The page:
Karl Lagerfeld's book of celebrities wearing black Chanel cardigan-style jackets is here. At right: Lauren Hutton, Yoko Ono, and Kanye West. [The Cut]
Alexander Wang finally filed an official response to the lawsuit leveled against him by two former employees. The employees allege that violations of minimum wage and maximum working hour laws are routinely flouted at the company, and that workers were forced to work 16-hour days without overtime or breaks in an unventilated, windowless workroom. Wang says that the two employees in question were paid $25 and $22 per hour, and given all legally mandated overtime, breaks, paid sick leave, and paid vacation time, plus health insurance and benefits. The defendants "have complied with all applicable wage and hour and leave laws, and there is no basis whatsoever for plaintiffs' frivolous and entirely unsupportable accusations," reads the response. The company described its workspace as a "modern, brightly lit studio with high ceilings and large windows." [WWD]
Legendary Vogue editor Diana Vreeland is the subject of the new documentary Diana Vreeland: the Eye Has to Travel. Anna Wintour has nothing on this lady:
Ali MacGraw, who worked as her assistant in the days before she became a movie star, talks with evident alarm of Vreeland "storming into the office" and barking out orders. [...] On one occasion, Vreeland returned to the office after lunch and hurled her coat at MacGraw, expecting the assistant to hang it up. Instead, MacGraw hurled it back. Vreeland was furious but also admired her assistant's gumption. Invariably, half her staff was reduced to tears before the day was over. Even so, they grew (and remained) devoted to her.
Outside the Council of Fashion Designers of America awards on Monday night, fans waited behind police barricades to catch a glimpse of top designers, models, and celebrities, as if it were the Oscars or something. And things got pretty testy. Marc Jacobs proved a disappointment — he told a fan desperate for a picture, "I'm not coming over there. If you want a picture with me you are coming over here," which was mean, considering the police barricades — and host Seth Meyers was applauded when he tripped over just after ignoring fans' requests for a photo. [Fashionista]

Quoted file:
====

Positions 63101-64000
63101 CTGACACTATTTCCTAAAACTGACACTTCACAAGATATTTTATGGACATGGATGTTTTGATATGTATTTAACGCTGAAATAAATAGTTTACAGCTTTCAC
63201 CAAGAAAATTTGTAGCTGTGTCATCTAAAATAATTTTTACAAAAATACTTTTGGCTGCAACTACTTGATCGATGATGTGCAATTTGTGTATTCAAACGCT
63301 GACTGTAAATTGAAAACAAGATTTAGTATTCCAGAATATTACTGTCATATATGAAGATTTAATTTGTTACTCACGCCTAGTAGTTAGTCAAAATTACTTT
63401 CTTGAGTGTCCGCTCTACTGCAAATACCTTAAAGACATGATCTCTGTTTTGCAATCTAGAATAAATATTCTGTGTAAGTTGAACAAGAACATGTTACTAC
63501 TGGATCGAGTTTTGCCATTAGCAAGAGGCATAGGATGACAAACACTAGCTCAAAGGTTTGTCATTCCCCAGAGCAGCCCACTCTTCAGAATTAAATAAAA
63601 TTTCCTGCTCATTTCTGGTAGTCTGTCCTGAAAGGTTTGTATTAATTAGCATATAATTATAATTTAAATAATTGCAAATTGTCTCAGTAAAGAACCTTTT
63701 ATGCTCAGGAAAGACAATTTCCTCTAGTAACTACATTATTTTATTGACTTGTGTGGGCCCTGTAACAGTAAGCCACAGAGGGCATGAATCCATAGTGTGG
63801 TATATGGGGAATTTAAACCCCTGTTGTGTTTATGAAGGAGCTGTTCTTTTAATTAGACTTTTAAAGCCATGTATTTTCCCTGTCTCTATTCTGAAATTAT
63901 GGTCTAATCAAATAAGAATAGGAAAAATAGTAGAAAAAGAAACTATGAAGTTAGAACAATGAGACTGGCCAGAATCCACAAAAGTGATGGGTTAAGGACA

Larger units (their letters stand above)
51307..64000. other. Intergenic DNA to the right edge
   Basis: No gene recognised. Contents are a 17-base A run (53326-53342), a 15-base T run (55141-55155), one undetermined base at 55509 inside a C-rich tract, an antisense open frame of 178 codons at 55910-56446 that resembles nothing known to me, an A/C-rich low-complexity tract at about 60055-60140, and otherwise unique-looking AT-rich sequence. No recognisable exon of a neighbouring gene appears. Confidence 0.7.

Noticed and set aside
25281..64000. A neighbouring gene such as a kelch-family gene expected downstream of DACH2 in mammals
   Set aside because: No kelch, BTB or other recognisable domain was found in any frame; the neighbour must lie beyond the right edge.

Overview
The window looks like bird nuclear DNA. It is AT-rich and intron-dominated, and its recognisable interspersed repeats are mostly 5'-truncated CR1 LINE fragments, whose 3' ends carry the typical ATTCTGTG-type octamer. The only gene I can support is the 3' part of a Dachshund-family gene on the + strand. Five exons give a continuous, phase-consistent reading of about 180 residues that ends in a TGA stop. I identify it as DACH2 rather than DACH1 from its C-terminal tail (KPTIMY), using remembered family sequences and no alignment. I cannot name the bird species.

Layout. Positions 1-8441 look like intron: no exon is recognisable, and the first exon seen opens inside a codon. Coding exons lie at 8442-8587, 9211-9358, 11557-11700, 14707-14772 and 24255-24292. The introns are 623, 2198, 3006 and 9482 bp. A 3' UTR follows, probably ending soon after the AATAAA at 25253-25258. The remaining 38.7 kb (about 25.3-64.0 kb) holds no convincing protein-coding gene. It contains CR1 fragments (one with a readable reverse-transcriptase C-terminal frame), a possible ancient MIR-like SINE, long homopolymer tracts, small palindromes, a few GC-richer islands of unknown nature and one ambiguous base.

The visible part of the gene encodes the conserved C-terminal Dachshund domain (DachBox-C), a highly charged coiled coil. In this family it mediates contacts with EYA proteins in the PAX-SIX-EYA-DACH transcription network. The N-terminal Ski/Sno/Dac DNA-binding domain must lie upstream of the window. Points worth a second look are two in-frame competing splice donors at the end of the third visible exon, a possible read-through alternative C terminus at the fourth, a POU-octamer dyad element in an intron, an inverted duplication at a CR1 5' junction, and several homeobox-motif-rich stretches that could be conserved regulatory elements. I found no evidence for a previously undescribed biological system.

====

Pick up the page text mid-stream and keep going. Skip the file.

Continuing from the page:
Paco Rabanne has another new creative director: Lydia Maurer. Maurer was previously the label's studio design director, and has also worked for Givenchy, Yves Saint Laurent, and Martine Sitbon. [WWD]
Rodarte is designing costumes for the first performances of Benjamin Millepied's new L.A. Dance Project. [THR]
Georgia May Jagger is now the face of the Sunglass Hut. [WWD]
Doutzen Kroes says it's pointless to compare her body to that of a normal person with a normal job. "I box, I jump rope, and I do lots of leg work, you know, to keep the butt up. So, it's lots of things. I have an amazing trainer and I'm really fortunate to have that, you know? But it's also my job. You can't compare my life to somebody who goes to work everyday; I have to look this way." [Fashionologie]
Swedish fashion blogger Elin Kling is launching a limited-edition line with Guess. Kling previously did a collaboration with H&M, and she co-owns Fashion Networks International, the blog platform that hosts Bryanboy.com, Fashiontoast.com, and Anna Dello Russo's blog, which was recently sold to Fairchild Fashion Media for an undisclosed sum. [WWD]
And now, a moment with Leighton Meester. (And "Single Ladies" writer Kate Bolick, who interviewed the actor for Lucky.) Leighton, how has playing Blair Waldorf changed your personal style?
"My friend says that before the show I dressed like a homeless person," she says. "I used to buy everything at garage sales. It was hard to give up! I'd be like, ‘But this crazy sweater is amazing, and it only cost 25 cents!'"